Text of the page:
Unbelievable college QB: I remember him chucking it forever at Alcorn.
  10. Mizzougrad96

    Mizzougrad96 Active Member

    I don't understand why people say he was so tough... He was always injured.

    Toughest player of the last decade? Puhleeze... Perhaps you've heard of another recent retiree who played 16 years without missing a game...

    McNair will never get anywhere close to Canton, although he did have a nice career. I would agree with the Esiason comparison.
  11. The Big Ragu

    The Big Ragu Moderator Staff Member

    No offense, but that is just plain stupid--not as much for the opinion, but for how definitively you state it.

    Football is a violent, contact sport. Injury has nothing to do with toughness. In fact, the guy who ducks out of bounds rather than fighting for a few extra yards--or the QB who isn't quick to throw a block--is usually the one who stays UNINJURED. I am a big Brett Favre fan also, so one has nothing to do with the other. But McNair took more of a pounding during his prime years than Favre did. It was partially a difference in the line play, but it was more that McNair is one crazy son of a bitch when you put pads on him and put him in a competitive situation.

    Your post notwithstanding, if you talk to just about any NFL player who has spent significant time in the leagues since the late 90s, there is a respect for McNair that goes way beyond the typical, "Oh yeah. he is a tough player," stuff. It is more like an awe.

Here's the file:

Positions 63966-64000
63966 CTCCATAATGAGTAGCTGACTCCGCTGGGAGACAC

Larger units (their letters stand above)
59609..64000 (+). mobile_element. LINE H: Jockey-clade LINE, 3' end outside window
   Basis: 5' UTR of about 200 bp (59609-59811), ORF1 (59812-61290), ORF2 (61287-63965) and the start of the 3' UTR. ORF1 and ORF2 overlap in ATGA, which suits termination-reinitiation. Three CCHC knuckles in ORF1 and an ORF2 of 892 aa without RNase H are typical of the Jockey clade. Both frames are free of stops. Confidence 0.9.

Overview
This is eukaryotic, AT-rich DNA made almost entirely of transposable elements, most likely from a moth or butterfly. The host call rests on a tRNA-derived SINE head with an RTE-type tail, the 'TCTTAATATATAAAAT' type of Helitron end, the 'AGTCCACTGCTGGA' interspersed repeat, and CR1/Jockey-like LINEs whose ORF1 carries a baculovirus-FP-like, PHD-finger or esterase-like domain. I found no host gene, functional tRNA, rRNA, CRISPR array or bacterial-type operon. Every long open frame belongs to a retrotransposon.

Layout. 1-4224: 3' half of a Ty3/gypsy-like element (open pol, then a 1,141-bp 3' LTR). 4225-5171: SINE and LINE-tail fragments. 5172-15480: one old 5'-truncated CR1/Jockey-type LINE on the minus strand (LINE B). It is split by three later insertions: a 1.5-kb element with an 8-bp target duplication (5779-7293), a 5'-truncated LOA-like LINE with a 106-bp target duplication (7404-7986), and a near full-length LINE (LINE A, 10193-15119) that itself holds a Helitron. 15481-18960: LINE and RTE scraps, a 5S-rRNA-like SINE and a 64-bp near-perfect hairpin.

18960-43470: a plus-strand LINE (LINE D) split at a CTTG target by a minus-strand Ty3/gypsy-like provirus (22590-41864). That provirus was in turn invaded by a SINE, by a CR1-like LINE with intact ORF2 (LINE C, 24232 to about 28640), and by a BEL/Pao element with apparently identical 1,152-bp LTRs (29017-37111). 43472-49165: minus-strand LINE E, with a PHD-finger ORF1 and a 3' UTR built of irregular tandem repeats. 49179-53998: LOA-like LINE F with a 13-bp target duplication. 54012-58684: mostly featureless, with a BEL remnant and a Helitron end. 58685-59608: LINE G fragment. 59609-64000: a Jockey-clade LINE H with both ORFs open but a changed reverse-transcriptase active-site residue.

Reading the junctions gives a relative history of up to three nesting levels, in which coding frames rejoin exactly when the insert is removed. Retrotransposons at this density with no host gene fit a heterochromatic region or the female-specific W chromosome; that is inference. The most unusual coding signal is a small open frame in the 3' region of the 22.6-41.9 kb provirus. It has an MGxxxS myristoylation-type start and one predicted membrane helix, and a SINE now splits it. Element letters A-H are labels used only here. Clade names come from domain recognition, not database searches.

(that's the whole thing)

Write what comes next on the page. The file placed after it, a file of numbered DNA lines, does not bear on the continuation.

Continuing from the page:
The guy had back surgery to repair ruptured discs--and this was a nasty, nasty injury in his case--and he was back in the lineup six weeks later. Are you nuts, saying he wasn't a tough football player--perhaps the toughest in recent memory? He played through injuries that would have knocked out 95 percent of QBs, including the back problems, broken ribs, a ruptured sternum, a cracked bone spur in his ankle (he just ran less that season) and a variety of the niggling injuries, like the constant turf toe. I can't remember how many games in which McNair ran into the locker room, got 10 stitches and was out by the next series.

    He wasn't the QB that Brett Favre was--not the same arm--but damn was McNair a winner. I can't name a QB over the last decade who was out in front on more plays ready to lower his shoulder and throw a block against large men with 4.6 speed than McNair. It's why he was injured so much, and it was why he made such a name for himself as a guy willing to sacrifice himself and then play through the mess it turned his body into. Frankly, he'll be lucky if he is able to walk without a lot of titanium reinforcements by the time he is 50. Anyone who seriously argues that he was not very tough--and maybe the toughest to play in recent memory--is sadly misinformed.
  12. Total agreement.
    McNair was one tough SOB who played through a crapload of injuries that would have sidelined lesser men. And he could play.
    Maybe not a HOF'er, but a higher caliber than Boomer and Everett.